Former Governor McDonnell, of course, was convicted in September 2014 on a broad series of public corruption charges related to gifts and other gratuities received by the Governor and his family from a Virginia businessman who McDonnell then helped gain access to government agencies, regulators, and members of the legislature. There was no dispute that McDonnell, his wife, and McDonnell’s family members such as his daughter received the gifts in question from Jonnie Williams, the businessman in question and, in the end, many of the gifts were returned by the McDonnells prior to the start of the trial. The issue at trial, then, wasn’t so much whether the gifts were received but whether or not McDonell performed official acts in exchange for those gifts in violation of the Hobbes Act and other Federal Laws. The prosecution argued for a broad interpretation of the law under which McDonnell introduced Williams to various officials in state government and other institutions such as the University of Virginia, something that Williams likely would not have gotten absent the prestige of McDonnell’s office granting him access to parties who he hoped would help him advance the interests of his company. Defense attorneys argued, on the other hand, that there was no evidence of a formal quid pro quo between McDonnell and Williams, no evidence that McDonnell used any aspect of his power as Governor to benefit Williams or his company, and no evidence that Williams ever actually received anything from anyone except, perhaps, the chance at meetings that never actually resulted in any benefit to Williams or his companies. McDonnell’s defense was joined by a group of former Virginia Attorneys General who argued in legal briefs that the charges against McDonnell should be dismissed because they involved an inappropriately broad application of Federal anti-corruption laws.  In the end, of course, both McDonnell and his wife were convicted and McDonnell was sentenced to two years in Federal prison. The former Governor has yet to serve his sentence, however, since he has been allowed to stay free until he has exhausted his appeals. Back in July, the Fourth Circuit Court of Appeals rejected McDonnell’s appeal but now that the Supreme Court has accepted the case he will remain free at least until the Justices have ruled on the matter.

At this early stage, it’s obviously difficult if not impossible to say how the Court will deal with the appeal in this case. The fact that they accepted the appeal at all is being taken as a good news by McDonnell’s defense team, of course, and by those Virginia Republicans who still support him in some sense or the other. However, the fact that the Justices accepted the case doesn’t really tell us anything about what the ultimate outcome of the case might be, all it really tells us is that there were at least four Justices who concluded that this was a case that deserved the Court’s attention. Indeed, the fact that this case involves issues of first impression regarding what is and isn’t covered by the Hobbes Act and other Federal Laws was arguably reason enough for the Court to accept the case for review in order to establish some kind of clear rule about how far prosecutors can go in using this law to prosecute public corruption. At this early stage, then, it’s just as likely that McDonnell’s conviction will be upheld as it is that it will be vacated and it won’t be until oral argument some time in April that we’ll even begin to get a clue about which way the Justices might be leaning on the issue presented by the appeal.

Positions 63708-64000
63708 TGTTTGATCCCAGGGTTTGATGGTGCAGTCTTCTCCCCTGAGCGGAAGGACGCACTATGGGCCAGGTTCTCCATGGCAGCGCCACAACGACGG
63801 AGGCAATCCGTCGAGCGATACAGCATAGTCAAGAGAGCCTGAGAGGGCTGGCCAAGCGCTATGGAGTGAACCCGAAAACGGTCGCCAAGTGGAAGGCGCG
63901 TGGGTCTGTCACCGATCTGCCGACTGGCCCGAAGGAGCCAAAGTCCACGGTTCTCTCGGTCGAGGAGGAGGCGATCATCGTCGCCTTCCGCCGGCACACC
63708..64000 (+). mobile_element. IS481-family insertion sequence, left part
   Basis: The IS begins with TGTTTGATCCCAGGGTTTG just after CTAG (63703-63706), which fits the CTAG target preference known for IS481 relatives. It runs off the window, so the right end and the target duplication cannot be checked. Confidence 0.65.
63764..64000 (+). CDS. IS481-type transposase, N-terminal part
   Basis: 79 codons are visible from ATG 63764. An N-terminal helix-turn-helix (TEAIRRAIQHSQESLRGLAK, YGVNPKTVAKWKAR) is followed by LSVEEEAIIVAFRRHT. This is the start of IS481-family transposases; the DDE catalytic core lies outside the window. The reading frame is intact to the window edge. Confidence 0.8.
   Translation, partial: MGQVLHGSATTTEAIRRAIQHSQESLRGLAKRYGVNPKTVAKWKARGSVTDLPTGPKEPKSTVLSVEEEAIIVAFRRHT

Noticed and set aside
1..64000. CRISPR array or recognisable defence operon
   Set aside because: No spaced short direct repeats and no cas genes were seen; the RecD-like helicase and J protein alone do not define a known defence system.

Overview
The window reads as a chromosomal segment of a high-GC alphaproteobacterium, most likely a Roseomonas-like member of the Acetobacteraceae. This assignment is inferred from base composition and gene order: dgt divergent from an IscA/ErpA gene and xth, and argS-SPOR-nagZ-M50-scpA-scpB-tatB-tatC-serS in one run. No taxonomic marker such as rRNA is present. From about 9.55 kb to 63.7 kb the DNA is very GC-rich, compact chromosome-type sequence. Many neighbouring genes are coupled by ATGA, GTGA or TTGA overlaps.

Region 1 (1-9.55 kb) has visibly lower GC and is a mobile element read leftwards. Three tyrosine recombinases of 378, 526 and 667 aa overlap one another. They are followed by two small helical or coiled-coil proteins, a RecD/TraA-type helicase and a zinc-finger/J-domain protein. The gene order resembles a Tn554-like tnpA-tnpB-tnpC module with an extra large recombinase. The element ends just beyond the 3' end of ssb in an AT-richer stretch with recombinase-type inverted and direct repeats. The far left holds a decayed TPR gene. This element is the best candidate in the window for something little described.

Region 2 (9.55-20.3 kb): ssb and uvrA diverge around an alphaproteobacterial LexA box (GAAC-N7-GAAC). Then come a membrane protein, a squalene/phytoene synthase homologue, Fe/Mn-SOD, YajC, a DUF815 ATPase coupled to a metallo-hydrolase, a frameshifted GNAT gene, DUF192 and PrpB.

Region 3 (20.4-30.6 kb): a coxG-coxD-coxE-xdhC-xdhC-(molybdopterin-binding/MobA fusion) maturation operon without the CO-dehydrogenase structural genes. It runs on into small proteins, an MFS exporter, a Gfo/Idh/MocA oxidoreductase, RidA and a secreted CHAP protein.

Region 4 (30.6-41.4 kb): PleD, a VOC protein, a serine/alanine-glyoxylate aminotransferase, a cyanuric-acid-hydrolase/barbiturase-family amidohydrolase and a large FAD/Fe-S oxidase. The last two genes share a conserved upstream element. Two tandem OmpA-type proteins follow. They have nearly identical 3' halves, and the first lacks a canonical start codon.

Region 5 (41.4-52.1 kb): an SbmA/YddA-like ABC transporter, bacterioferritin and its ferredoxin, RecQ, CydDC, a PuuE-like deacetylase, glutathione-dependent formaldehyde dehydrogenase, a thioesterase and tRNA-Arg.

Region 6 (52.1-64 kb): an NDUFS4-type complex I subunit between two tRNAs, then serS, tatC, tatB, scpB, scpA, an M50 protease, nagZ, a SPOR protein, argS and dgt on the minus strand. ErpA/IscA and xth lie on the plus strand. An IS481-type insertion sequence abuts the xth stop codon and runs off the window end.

FILED UNDER: Crime, Law and the Courts, US Politics, ,
Doug Mataconis
About Doug Mataconis
Doug holds a B.A. in Political Science from Rutgers University and J.D. from George Mason University School of Law. He joined the staff of OTB in May 2010. Before joining OTB, he wrote at Below The BeltwayThe Liberty Papers, and United Liberty Follow Doug on Twitter | Facebook

Comments

  1. edmondo says:

    Note to McDonnell:

    It wasn’t the “routine political courtesies” that got you into trouble; it was accepting money to do them that put you in prison.

    Love,
    The Supemes

  2. grumpy realist says:

    Well, if money == free speech, what’s the problem with bribery? It’s just the same as sending a letter to the Governor, no?

  3. Slugger says:

    I guess that what he is saying is that absent an explicit quid pro quo there is no crime. Of course, things do get done with a wink and a nod. I wonder if the RICO laws would find application in these situations?

  4. Dave D says:

    Citizen’s United redux, they let the donors write laws in Wisconsin. This is the obvious outcome of the money is speech argument. Why wouldn’t wealthy donors outright bribe politicians? They are just using money and gifts as an extension of their 1st amendment rights. Isn’t this the paradise the libertarians are trying to usher in? McDonnell’s mistake was not waiting until out of office to start peddling influence.

  5. grumpy realist says:

    Reminds me of how the first trial for Blago here in Chicago resulted in a hung jury. The one holdout was a Chicago civil servant and didn’t see how what Blago did was different than what she saw politicians do all the time….

    The problem is, there’s no Good Guys here. Just different levels of sleaze.

  6. stonetools says:

    @grumpy realist:

    Well, if money == free speech, what’s the problem with bribery? It’s just the same as sending a letter to the Governor, no?

    I’m eagerly awaiting Doug’s response on this…